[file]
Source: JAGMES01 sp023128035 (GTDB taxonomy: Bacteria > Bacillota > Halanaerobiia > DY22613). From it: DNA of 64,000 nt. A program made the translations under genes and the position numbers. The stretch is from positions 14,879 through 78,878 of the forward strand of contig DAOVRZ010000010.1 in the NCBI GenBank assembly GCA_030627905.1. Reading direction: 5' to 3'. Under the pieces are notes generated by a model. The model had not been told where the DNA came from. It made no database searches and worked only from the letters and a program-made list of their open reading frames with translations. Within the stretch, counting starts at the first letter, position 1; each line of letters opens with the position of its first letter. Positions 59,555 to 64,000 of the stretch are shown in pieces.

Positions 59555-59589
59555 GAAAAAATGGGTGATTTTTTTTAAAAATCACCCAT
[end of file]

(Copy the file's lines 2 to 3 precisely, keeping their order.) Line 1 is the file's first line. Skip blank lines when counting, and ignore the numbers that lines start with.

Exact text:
Positions 59555-59589
59555 GAAAAAATGGGTGATTTTTTTTAAAAATCACCCAT